UAE: Do not save credit card details online, residents warned

Ismail Sebugwaawo /Abu Dhabi Filed on May 17, 2021
Photo: AFP

The practice will help keep fraudsters at bay.

UAE residents have been warned against storing their credit card information online to avoid the risks of having their personal information stolen by fraudsters.

“Don’t store passwords or credit card information online,” the Abu Dhabi Digital Authority (ADDA) tweeted.


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“Storing your credit card information online puts your card information at risk of being stolen and used for fraudulent purchases,” it said.

The ADDA issued the warning as part of its regular cybersecurity tips to residents.

According to officials, while some websites and services claim to store people’s credit card information safely, many may still be vulnerable to a data breach.

A cybersecurity expert in the UAE has explained that even with security measures in place, people storing their credit card information online would put them at increased risk of their data being stolen and criminals using it for fraudulent purchases.

“It’s safer to manually enter your card information when you make a purchase, as it reduces the chances of the data being compromised,” said the expert.

Earlier, the ADDA had warned shoppers against allowing online shopping platforms to save their credit card information because the data could be misused by fraudsters.

The authorities advised that the theft of credit card details could be avoided by re-entering the information every time a shopper makes a payment or a new purchase.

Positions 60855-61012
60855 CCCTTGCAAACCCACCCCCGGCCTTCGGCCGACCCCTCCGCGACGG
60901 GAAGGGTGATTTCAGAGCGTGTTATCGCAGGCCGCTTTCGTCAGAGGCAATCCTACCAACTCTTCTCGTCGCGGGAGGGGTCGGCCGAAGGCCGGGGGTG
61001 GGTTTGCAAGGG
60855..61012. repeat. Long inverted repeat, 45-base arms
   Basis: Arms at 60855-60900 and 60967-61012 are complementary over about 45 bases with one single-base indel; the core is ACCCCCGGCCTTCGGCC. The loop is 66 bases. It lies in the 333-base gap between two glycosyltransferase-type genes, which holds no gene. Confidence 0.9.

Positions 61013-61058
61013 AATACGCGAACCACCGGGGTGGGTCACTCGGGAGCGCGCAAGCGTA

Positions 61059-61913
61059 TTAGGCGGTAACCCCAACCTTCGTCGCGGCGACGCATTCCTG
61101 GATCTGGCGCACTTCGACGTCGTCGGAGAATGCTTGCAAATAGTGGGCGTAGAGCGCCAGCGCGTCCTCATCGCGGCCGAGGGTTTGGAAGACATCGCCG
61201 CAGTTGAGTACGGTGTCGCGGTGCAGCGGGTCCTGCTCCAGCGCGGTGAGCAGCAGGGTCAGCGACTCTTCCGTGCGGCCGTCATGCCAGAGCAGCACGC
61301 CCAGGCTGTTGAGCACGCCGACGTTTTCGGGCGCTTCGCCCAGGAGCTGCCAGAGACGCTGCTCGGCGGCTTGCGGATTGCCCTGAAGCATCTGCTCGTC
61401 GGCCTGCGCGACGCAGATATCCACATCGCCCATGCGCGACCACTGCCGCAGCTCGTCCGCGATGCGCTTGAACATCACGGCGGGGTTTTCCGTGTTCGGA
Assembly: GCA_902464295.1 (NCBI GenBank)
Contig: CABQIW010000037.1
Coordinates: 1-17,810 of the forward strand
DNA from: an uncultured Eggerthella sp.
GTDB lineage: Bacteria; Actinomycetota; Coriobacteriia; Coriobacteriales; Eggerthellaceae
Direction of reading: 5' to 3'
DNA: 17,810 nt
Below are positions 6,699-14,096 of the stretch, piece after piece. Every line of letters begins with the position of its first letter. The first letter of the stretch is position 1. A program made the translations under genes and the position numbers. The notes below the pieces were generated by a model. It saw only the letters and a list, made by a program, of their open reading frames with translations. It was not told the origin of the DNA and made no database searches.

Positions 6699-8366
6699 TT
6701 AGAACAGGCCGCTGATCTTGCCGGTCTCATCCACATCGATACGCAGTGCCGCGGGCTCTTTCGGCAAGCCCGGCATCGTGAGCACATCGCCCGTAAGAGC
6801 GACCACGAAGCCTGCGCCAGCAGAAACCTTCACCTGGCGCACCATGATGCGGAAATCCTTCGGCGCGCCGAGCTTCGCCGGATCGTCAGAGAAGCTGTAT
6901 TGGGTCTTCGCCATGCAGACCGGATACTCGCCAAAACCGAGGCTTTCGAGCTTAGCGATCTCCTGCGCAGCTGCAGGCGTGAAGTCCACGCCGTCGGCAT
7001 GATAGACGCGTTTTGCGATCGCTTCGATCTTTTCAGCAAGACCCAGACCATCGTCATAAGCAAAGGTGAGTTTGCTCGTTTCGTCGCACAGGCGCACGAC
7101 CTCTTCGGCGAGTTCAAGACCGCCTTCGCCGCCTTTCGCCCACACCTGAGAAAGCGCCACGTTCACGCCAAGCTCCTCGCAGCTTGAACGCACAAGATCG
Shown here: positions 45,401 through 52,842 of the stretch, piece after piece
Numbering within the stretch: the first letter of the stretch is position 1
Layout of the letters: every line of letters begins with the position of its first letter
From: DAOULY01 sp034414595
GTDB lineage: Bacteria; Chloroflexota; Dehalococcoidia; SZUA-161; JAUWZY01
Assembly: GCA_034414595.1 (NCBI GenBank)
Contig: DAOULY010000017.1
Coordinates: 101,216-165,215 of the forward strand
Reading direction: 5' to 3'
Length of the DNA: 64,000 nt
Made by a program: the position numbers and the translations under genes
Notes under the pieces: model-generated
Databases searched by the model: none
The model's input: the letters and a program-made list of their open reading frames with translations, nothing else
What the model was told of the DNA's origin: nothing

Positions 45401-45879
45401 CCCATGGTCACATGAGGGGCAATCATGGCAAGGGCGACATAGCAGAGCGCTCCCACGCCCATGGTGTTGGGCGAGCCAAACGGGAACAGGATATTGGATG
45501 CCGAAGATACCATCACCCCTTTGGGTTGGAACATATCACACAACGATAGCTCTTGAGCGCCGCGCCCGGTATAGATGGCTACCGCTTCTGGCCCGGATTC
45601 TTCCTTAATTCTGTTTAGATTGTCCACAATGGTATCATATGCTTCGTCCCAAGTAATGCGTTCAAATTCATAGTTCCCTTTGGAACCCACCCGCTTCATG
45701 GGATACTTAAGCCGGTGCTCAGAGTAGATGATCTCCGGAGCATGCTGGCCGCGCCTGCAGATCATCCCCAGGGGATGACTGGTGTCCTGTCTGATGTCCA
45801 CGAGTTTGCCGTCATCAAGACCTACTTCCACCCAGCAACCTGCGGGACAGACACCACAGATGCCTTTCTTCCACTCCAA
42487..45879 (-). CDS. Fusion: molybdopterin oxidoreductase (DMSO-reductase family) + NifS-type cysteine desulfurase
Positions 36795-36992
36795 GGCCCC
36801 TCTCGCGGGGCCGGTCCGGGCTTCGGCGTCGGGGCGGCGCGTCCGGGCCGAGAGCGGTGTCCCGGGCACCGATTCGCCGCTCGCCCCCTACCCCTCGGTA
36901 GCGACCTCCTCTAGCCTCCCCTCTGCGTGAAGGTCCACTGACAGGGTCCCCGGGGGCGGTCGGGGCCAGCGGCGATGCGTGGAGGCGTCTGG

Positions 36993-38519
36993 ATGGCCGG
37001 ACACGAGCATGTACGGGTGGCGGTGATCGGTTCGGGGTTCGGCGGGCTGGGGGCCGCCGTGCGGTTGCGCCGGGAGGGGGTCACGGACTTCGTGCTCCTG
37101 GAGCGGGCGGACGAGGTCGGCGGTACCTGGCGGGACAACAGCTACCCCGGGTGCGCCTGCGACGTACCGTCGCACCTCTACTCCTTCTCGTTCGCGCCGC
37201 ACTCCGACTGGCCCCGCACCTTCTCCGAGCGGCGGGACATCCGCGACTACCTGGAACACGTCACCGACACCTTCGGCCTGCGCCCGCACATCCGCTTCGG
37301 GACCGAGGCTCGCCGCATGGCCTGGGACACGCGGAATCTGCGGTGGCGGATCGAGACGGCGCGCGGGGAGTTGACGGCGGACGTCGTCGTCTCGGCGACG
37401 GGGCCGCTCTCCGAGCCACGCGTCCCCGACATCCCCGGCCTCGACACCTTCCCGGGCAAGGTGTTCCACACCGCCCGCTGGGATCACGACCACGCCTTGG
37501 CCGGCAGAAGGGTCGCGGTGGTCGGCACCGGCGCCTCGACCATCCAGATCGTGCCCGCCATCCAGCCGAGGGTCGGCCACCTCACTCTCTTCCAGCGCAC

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Abu Dhabi Police also advised residents not to disclose their credit card details to anyone.

The police also highlighted the importance of protecting passwords, and opting for text messages for each withdrawal or purchase, in coordination with the bank that issued the credit card.


Ismail Sebugwaawo

A professional journalist originating from Kampala, Uganda, Ismail is a happy father with strong attachment to family and great values for humanity. He has practiced journalism in UAE for the past 13 years, covering the country's parliament (FNC) and crimes, including Abu Dhabi Police, public prosecution and courts. He also reports about important issues in education, public health and the environment, with a keen interest in human interest stories. When out of reporting duties, he serves the Ugandan community in Abu Dhabi as he wants to see his countrymen happy. Exercising and reading are part of his free time.

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